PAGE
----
Thursday, 12 December 2019

WHITIANGA WEATHER

Street Art Project now complete as school murals are unveiled

The beautiful work of hundreds of local children is represented in the Schools Street Art Project which was finally unveiled last week after months of effort from the students involved.

The series of seven murals has been installed along the walkway linking Blacksmith Lane and Taylor’s Mistake and represents the collective contribution of the young people of the area to the Whitianga Street Art project completed by Mercury Bay Art Escape. Coordinator, Jane Parson, former Art Escape trustee said she was astounded by the quality of the work produced.

“It was also wonderful to see the learning and education that the children had clearly done around the Tuia 250 event represented in the art. I know there was an education program for schools but it really is a credit to the teachers who have embraced this opportunity to help students learn about their history and where they come from,” she said.

Working with the themes Encounters and Navigation, schools were allowed to interpret the brief in whatever way related best to them. “Some of the schools took a collaborate approach involving all students. Others selected some of their most talented artists to create their mural. We are so thrilled with the results. This is the final part of the overall Street Art project, it was very important to us that the project was all inclusive so having our young people represented is wonderful,” said Jane.

The participants were Mercury Bay Area School, Te Rerenga School, Whenuakite School, Coroglen School, Central Kids Whitianga and Whenuakite Country Kids. Combined as a series, the children’s work brings to life many of the Tuia 250 Encounters principles in a colourful and vibrant way.

“Our mural is a representation of life at our community centre. At first glance our mural is vibrant, bright and busy, as are the moments our tamariki spend in our centre. However, this Tuia 250 mural project has provided the perfect platform for us to explore different aspects of our experiences living in this area, rich in cultural history, exceptional coastlines and amidst our diverse communities,” said Jasmine Lockhart, Kaiako at Whenuakite Country Kids Community Centre. “We are very proud of our mahi. It has been a truly collaborative learning journey, one which has shaped our shared knowledge and understanding of our past, as we look to our bright future, here in this place,” she added.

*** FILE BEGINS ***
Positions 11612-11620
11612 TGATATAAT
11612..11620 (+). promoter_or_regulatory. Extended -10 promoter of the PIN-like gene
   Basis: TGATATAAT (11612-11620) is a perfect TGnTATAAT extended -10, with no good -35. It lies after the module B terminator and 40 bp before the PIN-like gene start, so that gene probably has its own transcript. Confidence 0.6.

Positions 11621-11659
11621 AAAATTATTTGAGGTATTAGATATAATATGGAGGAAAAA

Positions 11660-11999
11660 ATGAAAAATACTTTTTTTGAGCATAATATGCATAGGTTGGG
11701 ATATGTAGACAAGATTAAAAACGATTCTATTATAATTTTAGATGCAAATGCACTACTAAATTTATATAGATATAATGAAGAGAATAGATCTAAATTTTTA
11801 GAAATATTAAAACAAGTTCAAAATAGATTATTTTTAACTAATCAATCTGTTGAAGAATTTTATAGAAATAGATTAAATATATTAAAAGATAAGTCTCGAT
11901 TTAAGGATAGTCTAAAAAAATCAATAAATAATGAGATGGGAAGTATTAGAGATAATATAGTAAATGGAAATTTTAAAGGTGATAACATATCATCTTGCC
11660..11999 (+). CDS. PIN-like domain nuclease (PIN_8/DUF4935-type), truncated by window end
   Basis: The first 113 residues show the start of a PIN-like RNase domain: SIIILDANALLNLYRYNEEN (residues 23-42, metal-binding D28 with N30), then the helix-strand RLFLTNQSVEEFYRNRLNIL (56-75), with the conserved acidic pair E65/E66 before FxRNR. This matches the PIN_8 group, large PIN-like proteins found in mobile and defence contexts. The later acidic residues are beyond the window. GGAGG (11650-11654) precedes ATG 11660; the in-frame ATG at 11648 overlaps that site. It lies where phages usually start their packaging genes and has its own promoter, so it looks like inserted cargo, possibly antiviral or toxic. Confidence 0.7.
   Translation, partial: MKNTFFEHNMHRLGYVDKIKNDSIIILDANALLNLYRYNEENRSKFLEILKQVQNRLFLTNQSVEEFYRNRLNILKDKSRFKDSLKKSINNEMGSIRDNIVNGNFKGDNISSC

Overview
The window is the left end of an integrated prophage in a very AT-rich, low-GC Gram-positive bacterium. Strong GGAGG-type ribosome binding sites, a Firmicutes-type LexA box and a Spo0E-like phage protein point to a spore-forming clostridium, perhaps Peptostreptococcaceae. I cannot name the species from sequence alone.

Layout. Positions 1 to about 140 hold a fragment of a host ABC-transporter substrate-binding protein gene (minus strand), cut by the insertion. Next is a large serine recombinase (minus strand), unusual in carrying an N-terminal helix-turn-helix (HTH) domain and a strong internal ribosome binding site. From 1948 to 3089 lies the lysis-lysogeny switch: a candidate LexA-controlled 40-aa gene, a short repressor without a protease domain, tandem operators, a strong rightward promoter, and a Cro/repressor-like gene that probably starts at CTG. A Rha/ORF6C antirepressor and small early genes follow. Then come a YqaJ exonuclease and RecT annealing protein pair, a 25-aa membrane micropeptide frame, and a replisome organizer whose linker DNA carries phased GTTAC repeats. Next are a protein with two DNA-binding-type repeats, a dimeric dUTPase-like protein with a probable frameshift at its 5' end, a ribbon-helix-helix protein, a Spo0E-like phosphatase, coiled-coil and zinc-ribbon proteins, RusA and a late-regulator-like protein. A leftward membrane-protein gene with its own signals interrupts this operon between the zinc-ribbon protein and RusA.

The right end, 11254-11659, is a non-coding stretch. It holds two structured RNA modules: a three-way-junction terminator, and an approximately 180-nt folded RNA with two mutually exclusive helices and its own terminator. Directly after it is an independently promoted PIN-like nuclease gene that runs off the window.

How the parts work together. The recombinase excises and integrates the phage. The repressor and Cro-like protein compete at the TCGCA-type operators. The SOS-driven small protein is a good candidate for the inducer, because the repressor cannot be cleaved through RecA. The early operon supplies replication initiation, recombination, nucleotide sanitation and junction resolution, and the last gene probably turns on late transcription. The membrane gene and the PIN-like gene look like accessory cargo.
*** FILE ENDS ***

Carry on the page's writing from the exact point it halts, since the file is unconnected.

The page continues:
One of two murals created by Mercury Bay Area School is “The Compass Star” created by Mercury Bay Area School students Monique Selfe-Louis, Cheryse Pincham, Pippa McEwen and Erin Martin under the guidance of their teacher Janet Hoogwerf. It follows the commemoration purposes of Tuia 250 – recognising extraordinary voyaging traditions and the coming together of cultures. Coroglen School featured, a long white cloud, the two islands of New Zealand, Tane Mahuta and icons of modern New Zealand including the Sky Tower into their mural which merged the work of all the Year 5 to Year 8 students.

Jane acknowledged Placemakers, Whitianga who provided the panels and Resene ColorShop, Whitianga, who sponsored the paint for the murals. The Street Art Project also features a range of public murals by local artists which were the subject of a Street Art Festival earlier this year. The student section has been added later to allow more time for the schools to complete the work. The project was funded by the Lottery Tuia - Encounters 250 Programme via the Mercury 250 Trust.

Pictured: The seven murals on the Schools Community Wall, the final part of the Tuia 250 Whitianga Street Art project, was unveiled last week.

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